Tideflats could become site for LNG plant

Staff writerMarch 7, 2014 

The Tacoma Tideflats could become the site of the state's first natural gas liquefaction plant if a bill being considered by the Legislature passes.

Rep. Jake Fey, one of the bill's sponsors, said the bill would pave the way for Puget Sound Energy to build a liquified natural gas plant on the Tideflat to supply Alaska trailership operator Totem Ocean Trailer Express with liquid natural gas to power its ships.

TOTE is converting its two huge roll-on, roll-off trailerships to use LNG to power their engines. The natural gas fuel will both be less expensive and less polluting than the heavy oil that powers the ships now.

TOTE, whose Puget Sound terminal is on the Blair Waterway in Tacoma, transports trailers filled with goods to and from Anchorage.

The two ships, which will be modified in San Diego, wlll begin service powered by LNG in 2016. The two vessels will be the first large general cargo vessels in the U.S. fleet powered by LNG.

Fey said the bill, which has already cleared the state senate, would give PSE and TOTE certain tax exemptions on materials and machinery used to create the plant.  The bill would also make comparable the taxes imposed LNG used as transportation fuel with taxes imposed on gasoline and diesel.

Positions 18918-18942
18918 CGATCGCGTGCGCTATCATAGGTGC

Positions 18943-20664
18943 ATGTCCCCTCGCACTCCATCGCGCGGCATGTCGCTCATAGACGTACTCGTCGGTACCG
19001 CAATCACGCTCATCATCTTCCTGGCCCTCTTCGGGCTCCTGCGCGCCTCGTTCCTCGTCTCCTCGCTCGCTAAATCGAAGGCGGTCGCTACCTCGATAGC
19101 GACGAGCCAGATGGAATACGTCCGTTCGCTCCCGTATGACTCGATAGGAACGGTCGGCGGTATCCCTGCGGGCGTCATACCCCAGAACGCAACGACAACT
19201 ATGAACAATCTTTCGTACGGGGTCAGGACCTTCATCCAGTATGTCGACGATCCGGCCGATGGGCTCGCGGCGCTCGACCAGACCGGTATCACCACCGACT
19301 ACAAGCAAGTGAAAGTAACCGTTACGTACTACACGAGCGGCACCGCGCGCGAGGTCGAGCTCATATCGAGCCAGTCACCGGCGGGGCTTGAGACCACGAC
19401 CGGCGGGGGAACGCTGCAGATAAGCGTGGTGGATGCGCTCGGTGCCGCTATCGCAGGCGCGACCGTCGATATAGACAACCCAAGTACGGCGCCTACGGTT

Without the bill's passage, PSE transportation industry customers would have to pay the same tax on natural gas as do home heating customers, a tax that's higher than transportation users pay for rival fuels. Paying that higher tax would make LNG less competitive with gas and diesel or heavy oil now used to power most ships.

TOTE and other ship owners are under a government mandate to cut emissions from their ships.  TOTE could have fueled its vessels with low-sulphur oil, but chose instead to convert to LNG, which yields larger emission improvements.

Grant Ringel, spokesman for Puget Sound Energy, which now sells natural gas for home heating, said creating LNG from natural gas involves cooling the gas to ultra low temperatures allowing more to be stored aboard ship.

Recent discovery of large quantities of natural gas in the U.S. have driven down wholesale prices for the fuel making it a potentially attractive fuel for transportation.

The Tacoma LNG plant could also serve as a "filling station" for trucks, buses and locomotives that may convert from diesel to LNG.


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